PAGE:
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END NOTE: UKRAINE ONE YEAR AFTER 'KUCHMAGATE'
UKRAINIAN, ROMANIAN FOREIGN MINISTERS OPTIMISTIC OVER RELATIONS... On 27 November in Kyiv, Romanian Foreign Minister Mircea Geoana discussed border and minority issues as well as economic and trade relations with his Ukrainian counterpart Anatoliy Zlenko, Ukrainian media reported. "I am delighted to say today that we are ready for constructive work aimed at finding an appropriate legal form of solving border issues," Ukrainian Television quoted Zlenko as saying. Kyiv and Bucharest are currently at loggerheads over the delimitation of the continental shelf with oil deposits around the Serpents Island in the Black Sea. In turn, Geoana said both countries are today witnessing an "impressive breakthrough" in bilateral relations. JM
...BUT ROMANIAN MINISTER WORRIED ABOUT DEFINITION OF MOLDOVAN. Meeting with deputy parliamentary speaker Viktor Medvedchuk later the same day, Geoana suggested "avoiding the confusion about the definition of the ethnicity of the Romanians who say that they are Moldovans" during the Ukrainian census scheduled for 5-14 December, UNIAN reported. Geoana said that "Stalin's theory about the existence of a Moldovan language and a Moldovan nation is [still] being implemented," adding that this theory is "fiction that formally hampers the development of relations" between Ukraine and Romania. JM
UKRAINIAN LAWMAKERS TO ASK COUNCIL OF EUROPE FOR HELP IN GONGADZE CASE. The ad hoc parliamentary committee investigating the murder of journalist Heorhiy Gongadze said on 27 November that it will appeal to the Council of Europe to help organize an international commission to probe the Gongadze case, Interfax reported. Committee head Oleksandr Zhyr said the international commission is necessary because the Ukrainian authorities, including President Leonid Kuchma, have thus far been uncooperative in the case. JM
METHANE BLAST KILLS FIVE UKRAINIAN MINERS. Methane gas exploded on 27 November in the Skochynskyy coal mine Donetsk, killing five miners, AP reported on 28 November, citing Ukraine's Emergency Situations Ministry. One miner is still missing. In 1998, a methane explosion at the Skochynskyy mine killed 63 and injured 51 miners. JM
...AND FOREIGN MINISTER'S DISMISSAL OVER EU CONCESSIONS. The parliamentary caucuses of the Law and Justice (PiS) and the League of Polish Families (LPR) are going to submit a motion to hold a vote of confidence in Foreign Minister Cimoszewicz, PAP reported on 28 November. PiS and LPR lawmakers say Cimoszewicz misled the parliament and the public by making unannounced concessions on land sales in EU membership talks (see "RFE/RL Poland, Belarus, and Ukraine Report," 27 November 2001). Lawmakers from the LPR and Self-Defense on 27 November left a meeting of the parliamentary European Integration Committee in protest against Cimoszewicz's failure to show up at the meeting and "explain himself," the agency reported. JM
ROMANIAN PREMIER MAKES DOCUMENTS ON ANTONESCU'S WAR CRIMES PUBLIC. Premier Nastase said during a teleconference with Romania's prefects on 27 November that the role of wartime Nazi-ally Marshal Ion Antonescu in Romanian history must "be treated with responsibility," Romanian media reported the next day. Nastase, who was criticized in several media outlets for having pledged during his recent U.S. visit that the cult of Antonescu will be curbed, showed the prefects the transcript of a government meeting of November 1941, when Antonescu asked whether his orders to execute 200 Jews for every Romanian soldier killed as a result of an explosion at the occupying Romanian army's headquarters in Odessa had been carried out. He also showed the prefects the reply of Transdniester Governor Gheorghe Alexianu, who said the Jews had been shot or hanged from lampposts, and a letter revoking the order for mass executions one month later when it turned out that the attack had been organized by the NKVD. Historians estimate the number of Jews killed following the incident in Odessa to be as high as 20,000, and the number of Romanian and Ukrainian Jews killed during the Holocaust in territories occupied by the Romanian army at between 120,00 and 410,000. MS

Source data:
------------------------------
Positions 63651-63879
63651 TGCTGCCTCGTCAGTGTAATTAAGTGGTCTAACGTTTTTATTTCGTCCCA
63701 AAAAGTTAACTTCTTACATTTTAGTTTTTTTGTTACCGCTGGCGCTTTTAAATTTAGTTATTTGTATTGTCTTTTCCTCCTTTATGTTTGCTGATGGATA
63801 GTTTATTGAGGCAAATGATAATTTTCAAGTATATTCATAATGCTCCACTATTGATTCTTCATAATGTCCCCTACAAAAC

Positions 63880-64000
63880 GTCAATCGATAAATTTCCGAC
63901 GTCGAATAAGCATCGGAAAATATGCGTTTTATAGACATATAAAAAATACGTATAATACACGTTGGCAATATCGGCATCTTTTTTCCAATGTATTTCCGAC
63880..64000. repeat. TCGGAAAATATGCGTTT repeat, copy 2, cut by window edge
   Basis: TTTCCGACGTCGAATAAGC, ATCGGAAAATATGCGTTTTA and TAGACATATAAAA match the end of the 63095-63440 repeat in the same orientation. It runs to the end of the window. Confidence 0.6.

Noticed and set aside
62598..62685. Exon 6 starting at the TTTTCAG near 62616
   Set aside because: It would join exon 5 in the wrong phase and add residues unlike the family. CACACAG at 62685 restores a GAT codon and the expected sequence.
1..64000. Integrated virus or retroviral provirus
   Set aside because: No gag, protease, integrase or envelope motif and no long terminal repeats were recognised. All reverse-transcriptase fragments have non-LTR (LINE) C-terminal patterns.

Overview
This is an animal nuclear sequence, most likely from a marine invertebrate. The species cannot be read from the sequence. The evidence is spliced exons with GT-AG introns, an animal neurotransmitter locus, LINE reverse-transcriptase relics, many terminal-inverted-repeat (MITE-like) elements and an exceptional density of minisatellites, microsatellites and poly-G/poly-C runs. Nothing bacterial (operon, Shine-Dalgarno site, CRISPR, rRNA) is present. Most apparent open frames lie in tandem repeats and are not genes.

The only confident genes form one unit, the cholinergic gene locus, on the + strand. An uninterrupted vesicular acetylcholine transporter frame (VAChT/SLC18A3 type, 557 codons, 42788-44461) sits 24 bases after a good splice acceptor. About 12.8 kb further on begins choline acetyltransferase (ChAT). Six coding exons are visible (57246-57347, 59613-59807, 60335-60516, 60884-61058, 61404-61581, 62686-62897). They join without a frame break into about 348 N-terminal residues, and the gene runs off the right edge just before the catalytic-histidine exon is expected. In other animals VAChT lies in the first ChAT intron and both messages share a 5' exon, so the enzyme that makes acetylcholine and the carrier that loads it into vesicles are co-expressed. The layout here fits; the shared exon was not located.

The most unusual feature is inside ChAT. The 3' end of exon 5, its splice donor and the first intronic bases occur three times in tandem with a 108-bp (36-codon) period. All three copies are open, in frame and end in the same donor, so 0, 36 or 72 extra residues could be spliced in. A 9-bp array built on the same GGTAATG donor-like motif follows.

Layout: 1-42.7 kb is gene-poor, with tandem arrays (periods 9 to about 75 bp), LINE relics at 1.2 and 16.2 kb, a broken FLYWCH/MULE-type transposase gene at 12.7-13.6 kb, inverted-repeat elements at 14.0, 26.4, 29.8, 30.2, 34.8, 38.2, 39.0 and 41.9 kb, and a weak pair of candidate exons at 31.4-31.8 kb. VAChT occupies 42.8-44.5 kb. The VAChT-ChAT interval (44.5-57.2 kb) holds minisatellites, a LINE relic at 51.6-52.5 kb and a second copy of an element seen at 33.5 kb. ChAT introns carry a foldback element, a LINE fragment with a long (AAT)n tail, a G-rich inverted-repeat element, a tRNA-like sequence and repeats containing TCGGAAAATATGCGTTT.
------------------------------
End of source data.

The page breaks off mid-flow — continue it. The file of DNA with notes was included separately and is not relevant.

UKRAINE ONE YEAR AFTER 'KUCHMAGATE'
Exactly one year ago, on 28 November, Socialist leader and former parliamentary Chairman Oleksandr Moroz released to a stunned parliament tape recordings made illicitly by a former presidential guard, Mykola Melnychenko, within President Leonid Kuchma's office. Melnychenko, an expert in counter-surveillance, had regular access to Kuchma's office over many years.
The tapes contain what appear to be discussions of many illegal acts, including undeclared sales of weapons abroad, rigging the OctoberNovember 1999 presidential election and April 2000 referendum on reducing powers to parliament, persecution of independent journalists, manipulation of U.S. money-laundering investigations, high-level corruption, and misuse of public funds.
What subsequently became the "Kuchmagate" crisis has affected Ukrainian politics in many ways and revealed the stark contradictions between the declared and virtual worlds of Ukrainian politics. Initially the Ukrainian leadership denied that the tapes were authentic. Then after doubts concerning their authenticity were demolished, they changed track and now claim different parts of the tapes were spliced together to provide incriminating quotations out of context. Moroz and Melnychenko both offered to submit to a lie detector test to establish whether they were telling the truth, and the FBI recently administered a lie detector test to Melnychenko, which he passed. The anti-Kuchma opposition has suggested to President Kuchma that the best way to repair his reputation would be for him too to take a lie detector test, but to date he has refused to do so. A poll conducted last month revealed that 86 percent of Ukrainian citizens believe the tapes are authentic.